Free computer Tutorials
Microsoft Word 2007 to 2013
Setting Tab Stop Positions
A Tab Stop in word processing terms is the jump your cursor makes
from one position to another when you press the tab key on your keyboard.
Your tab key looks like this:
Press the tab key on your keyboard and watch what happens. You'll see the cursor jump from left to right in your document. Press the backspace key on your keyboard to get back to where you were. Or just click with your left mouse button.
You can control how far the cursor jumps when you press the tab key on the keyboard. But why would you want to?
You typically set tab stop positions for things like indenting the first line of a paragraph, or if you wanted text to start three or four centimetres along the line. We're going to set three tab stops for our line of text with the months of the year.
With your Crime Statistics document open, do the following:
When you click the arrow you should see a dialogue box appear. This one:
Click the Tabs button in the bottom left. Another dialogue box will appear, and will look like this:
The area to concentrate on is Tab stop position, right at the top. When you want to set a tab stop, you type in a number in the text box below the words "Tab stop position". Then you press the "Set" button.
We are going to set tab stop positions at 3, 5 and 7 centimetres from the left hand side. (If your Word measurements are set to inches the figures to use are 1.18, 1.97, and 2.75.)
When you are finished, your Tab dialogue box should look like this:
Click the OK button when you have finished. With your cursor still flashing before the J of January, your top ruler bar will look like this:
Notice the three L-shaped lines on your ruler bar. These are your three tab stop positions.
If you can't see the ruler bar, click the View ribbon at the
top of Microsoft Word. Locate the Show/Hide panel and select
the ruler item:
To move your text along, position your cursor before the J of January. Press the tab key on your keyboard. The entire line will shift to right, and January will now be lined up with your first tab stop at position 3. Position your cursor before the letter "F" of February, and then press your tab key again. February will be lined up with your second tab stop at position 5.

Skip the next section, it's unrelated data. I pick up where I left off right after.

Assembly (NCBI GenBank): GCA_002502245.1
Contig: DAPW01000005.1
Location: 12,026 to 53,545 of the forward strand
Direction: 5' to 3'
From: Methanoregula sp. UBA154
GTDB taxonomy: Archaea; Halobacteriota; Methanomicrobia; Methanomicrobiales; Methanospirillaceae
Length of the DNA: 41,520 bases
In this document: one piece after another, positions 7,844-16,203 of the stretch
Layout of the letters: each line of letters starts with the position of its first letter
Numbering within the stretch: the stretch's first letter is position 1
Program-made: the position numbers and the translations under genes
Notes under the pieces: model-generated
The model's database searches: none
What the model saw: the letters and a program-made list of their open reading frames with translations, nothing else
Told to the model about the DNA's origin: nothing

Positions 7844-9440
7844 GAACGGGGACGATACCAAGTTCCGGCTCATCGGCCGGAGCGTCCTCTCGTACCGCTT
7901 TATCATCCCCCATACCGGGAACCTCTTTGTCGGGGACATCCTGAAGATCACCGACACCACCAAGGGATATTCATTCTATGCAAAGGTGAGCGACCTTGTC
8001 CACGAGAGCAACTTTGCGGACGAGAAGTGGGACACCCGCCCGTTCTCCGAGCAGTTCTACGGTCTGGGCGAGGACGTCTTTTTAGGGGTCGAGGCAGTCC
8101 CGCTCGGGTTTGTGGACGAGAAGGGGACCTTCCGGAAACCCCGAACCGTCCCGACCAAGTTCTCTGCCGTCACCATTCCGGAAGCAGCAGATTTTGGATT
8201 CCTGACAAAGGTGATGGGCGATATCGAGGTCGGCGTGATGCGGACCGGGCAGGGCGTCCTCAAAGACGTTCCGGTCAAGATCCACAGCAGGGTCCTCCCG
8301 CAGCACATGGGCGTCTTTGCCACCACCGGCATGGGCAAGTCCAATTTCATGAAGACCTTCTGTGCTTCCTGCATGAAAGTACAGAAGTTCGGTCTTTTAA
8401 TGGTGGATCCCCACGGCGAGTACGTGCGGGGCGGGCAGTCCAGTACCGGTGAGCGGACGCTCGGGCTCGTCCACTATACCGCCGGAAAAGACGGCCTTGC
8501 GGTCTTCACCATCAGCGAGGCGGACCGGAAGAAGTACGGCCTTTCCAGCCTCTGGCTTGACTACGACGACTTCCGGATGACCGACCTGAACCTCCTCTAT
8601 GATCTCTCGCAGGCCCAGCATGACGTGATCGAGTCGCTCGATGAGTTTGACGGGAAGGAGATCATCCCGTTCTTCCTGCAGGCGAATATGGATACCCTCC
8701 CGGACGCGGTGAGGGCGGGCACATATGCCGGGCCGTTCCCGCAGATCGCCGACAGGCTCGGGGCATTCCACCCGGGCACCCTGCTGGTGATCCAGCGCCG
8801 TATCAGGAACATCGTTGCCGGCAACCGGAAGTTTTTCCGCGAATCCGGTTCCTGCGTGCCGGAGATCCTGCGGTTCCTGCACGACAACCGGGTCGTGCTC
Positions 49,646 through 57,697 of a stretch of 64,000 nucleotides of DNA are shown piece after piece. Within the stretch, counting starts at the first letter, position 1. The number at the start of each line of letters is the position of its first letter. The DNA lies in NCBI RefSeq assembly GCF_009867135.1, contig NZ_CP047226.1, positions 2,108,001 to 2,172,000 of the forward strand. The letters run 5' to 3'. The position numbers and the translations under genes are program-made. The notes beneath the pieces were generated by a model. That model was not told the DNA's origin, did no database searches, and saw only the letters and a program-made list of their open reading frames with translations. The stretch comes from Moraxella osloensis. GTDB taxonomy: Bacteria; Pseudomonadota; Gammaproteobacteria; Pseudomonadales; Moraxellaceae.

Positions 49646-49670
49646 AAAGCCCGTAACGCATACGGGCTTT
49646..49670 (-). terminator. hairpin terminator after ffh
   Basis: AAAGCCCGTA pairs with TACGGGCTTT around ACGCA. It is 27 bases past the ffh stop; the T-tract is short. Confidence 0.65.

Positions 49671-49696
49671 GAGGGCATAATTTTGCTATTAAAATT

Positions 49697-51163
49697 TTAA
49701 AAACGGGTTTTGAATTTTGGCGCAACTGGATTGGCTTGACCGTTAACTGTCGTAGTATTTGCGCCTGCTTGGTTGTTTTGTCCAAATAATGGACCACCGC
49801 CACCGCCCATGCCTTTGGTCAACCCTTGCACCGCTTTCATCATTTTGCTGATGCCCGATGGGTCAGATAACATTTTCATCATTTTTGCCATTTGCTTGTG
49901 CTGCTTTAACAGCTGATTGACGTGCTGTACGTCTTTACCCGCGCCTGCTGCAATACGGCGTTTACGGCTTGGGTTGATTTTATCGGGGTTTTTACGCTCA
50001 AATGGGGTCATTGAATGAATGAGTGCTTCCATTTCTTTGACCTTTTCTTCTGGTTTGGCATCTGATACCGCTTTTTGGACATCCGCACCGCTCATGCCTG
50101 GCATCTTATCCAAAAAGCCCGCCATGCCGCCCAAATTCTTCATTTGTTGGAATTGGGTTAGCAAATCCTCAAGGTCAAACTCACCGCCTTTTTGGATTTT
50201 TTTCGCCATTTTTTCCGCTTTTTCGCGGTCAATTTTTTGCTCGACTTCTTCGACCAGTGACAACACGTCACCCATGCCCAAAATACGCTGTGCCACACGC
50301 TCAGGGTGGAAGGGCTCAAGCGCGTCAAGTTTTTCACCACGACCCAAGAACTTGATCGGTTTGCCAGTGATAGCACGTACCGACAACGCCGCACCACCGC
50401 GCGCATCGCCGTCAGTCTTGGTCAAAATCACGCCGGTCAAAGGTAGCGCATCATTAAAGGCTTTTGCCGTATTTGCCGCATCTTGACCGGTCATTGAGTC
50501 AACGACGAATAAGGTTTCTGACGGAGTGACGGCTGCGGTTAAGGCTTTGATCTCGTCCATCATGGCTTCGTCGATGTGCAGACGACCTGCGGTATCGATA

Position your cursor before the letter "M" of March, and then press your tab key again. March will be lined up with your third tab stop at position 7. Your document will now look like this:
You can see that the three months are lined up with the three tab stops in the ruler bar at the top.
Now move your cursor down one line and watch what happens to the ruler bar at the top. The tab stops have vanished!
The tab stops have vanished because we only set them for one line - the months of the year line. To set tab stops for the numbers, highlight the same area of text as in the image below:
When your text is highlighted, bring up the Tabs dialogue box again. Set three tabs at the following tab stop positions: 3.5, 5.5, 7.5 centimetres. (In inches, 1.37, 2.16, 2.95.)
When you're finished, every line in the highlighted area will have tab stops at those three positions. You now need to shift the numbers across so that one number is underneath one month. So position your cursor before the first number and press your tab key. Position your cursor before the second number and press your tab key. Position your cursor before the third number and press your tab key. Do that for every line of numbers. When you're done, it should look like this one:
I'm sure you'll agree that Constable Tucker's statistics are looking a lot tidier. We can do something else, though, and that is add some bullets to the list of crimes. After all, what crime list would be complete without bullets!